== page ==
Williams Institute analyzes the impact of DoMA

by on July 20, 2011  •  In Congress, DoMA

The Williams Institute on Sexual Orientation Law and Policy at UCLA just published this excellent report analyzing the demographic, economic, legal and social effects of DoMA. The report was requested by staff of the Senate Committee on the Judiciary in anticipation of its hearing today on S. 598, a bill that would effectively repeal Section 3 of DoMA by providing recognition under federal law for marriages that were valid where they were entered into.

The legal effects of DoMA include:

·        Family Medical Leave Act (FMLA) Benefits.  Nearly 430,000 same-sex partners remain barred from taking leave to care for a same-sex spouse under the FMLA, regardless of whether they marry.

·        Benefits for Spouses of Federal Employees.  The same-sex partners of more than 30,000 federal employees are ineligible for the benefits available to different-sex married spouses.

·        Veteran Partner Benefits.  Same-sex partners of nearly 68,000 veterans are barred from a variety of benefits including pensions, educational assistance, and vocational training available to different-sex spouses.

·        Taxation of Employee Health Benefits for a Same-Sex Spouse.  When private employers offer health insurance to same-sex spouses and domestic partners, because of DOMA, federal law taxes these benefits. Approximately 41,000 employees with a same-sex spouse or domestic partner pay, on average, over $1,000 more in taxes per year than an employee receiving the same health benefits for a different-sex spouse.

·        Spousal Impoverishment Protections for Medicaid Long Term Care (LTC).  Medicaid LTC beneficiaries may have to use some of their spouse’s income and assets to pay for LTC. Federal law require states to allow different-sex spouses to retain income and assets to protect them from destitution. However, about 1,700-3,000 individuals whose same-sex partners receive Medicaid-financed LTC are not protected by these spousal impoverishment provisions.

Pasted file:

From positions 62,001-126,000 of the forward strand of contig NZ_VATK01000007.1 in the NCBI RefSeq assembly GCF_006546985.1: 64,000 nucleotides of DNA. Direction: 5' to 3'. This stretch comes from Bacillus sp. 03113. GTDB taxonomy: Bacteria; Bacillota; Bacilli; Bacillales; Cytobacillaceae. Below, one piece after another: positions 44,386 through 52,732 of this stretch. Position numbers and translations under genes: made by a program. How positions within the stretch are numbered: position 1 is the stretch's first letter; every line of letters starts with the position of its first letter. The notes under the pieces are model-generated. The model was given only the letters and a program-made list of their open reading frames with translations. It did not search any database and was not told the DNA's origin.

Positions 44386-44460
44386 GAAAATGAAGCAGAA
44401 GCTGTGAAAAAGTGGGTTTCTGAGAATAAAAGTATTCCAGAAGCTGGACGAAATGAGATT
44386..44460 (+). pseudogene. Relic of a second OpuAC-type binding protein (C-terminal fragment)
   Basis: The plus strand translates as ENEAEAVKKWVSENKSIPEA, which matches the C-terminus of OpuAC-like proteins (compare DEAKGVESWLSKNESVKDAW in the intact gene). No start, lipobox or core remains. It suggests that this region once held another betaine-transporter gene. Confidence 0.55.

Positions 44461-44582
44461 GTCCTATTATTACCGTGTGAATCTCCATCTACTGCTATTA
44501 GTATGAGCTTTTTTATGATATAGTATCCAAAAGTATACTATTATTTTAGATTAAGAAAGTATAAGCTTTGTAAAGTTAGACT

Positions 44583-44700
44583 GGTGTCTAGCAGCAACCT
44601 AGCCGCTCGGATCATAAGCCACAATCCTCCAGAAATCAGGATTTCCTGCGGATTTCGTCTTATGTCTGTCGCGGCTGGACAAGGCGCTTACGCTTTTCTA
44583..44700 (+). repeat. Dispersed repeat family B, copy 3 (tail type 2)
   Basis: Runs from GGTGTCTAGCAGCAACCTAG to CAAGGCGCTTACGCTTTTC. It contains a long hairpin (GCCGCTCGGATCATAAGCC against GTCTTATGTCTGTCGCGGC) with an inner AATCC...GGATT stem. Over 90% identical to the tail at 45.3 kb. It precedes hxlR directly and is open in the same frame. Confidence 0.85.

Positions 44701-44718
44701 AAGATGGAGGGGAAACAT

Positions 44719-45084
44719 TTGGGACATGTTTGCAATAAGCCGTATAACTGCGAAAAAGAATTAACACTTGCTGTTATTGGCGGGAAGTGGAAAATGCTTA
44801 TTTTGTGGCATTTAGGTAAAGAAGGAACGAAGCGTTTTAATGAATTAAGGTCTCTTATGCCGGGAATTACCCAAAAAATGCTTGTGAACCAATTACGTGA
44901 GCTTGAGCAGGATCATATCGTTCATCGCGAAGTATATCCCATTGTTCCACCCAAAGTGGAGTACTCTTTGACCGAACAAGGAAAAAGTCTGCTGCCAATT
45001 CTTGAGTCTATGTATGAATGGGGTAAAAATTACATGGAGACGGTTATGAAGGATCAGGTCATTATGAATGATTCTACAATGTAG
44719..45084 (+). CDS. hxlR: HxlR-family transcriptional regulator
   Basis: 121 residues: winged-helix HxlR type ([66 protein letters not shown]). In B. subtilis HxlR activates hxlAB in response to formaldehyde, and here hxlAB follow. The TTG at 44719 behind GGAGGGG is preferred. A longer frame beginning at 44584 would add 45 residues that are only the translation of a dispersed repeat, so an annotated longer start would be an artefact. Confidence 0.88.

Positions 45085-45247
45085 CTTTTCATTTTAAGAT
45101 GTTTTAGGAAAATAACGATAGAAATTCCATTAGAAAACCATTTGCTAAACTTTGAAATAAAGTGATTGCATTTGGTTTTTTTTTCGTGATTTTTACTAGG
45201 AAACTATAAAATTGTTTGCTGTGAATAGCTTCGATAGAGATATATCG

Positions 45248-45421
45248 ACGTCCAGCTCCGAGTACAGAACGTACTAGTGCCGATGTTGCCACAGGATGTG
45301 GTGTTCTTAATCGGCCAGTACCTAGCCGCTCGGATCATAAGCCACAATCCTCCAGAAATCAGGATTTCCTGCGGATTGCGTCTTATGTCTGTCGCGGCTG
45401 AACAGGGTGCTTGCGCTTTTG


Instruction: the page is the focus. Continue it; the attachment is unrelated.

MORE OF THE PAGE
·        Estate Tax.  Over the next two years, members of same-sex couples who will pay the federal estate tax, will pay, on average, more than $4 million more than a survivor of a different-sex spouse because they do not qualify for the federal estate tax spousal exemption.

·        Social Security Survivor Benefits.  Unlike different-sex spouses, same-sex spouses cannot continue receiving their partner’s social security payments after their partner’s death. This results in a loss, on average, of more than $5,700 for a same-sex partner that receives lower social security payments than the deceased spouse.  

·        Immigration for Bi-National Couples.  Nearly 26,000 same-sex couples in the United States are bi-national couples who could be forced to separate because they cannot participate in green-card and accelerated citizenship mechanisms offered to non-citizen spouses of American citizens.  

[Disclaimer: I'm listed as one of the authors, but it's a generous credit. The document is a compilation of the work of many people.]

You can watch the full hearing here.


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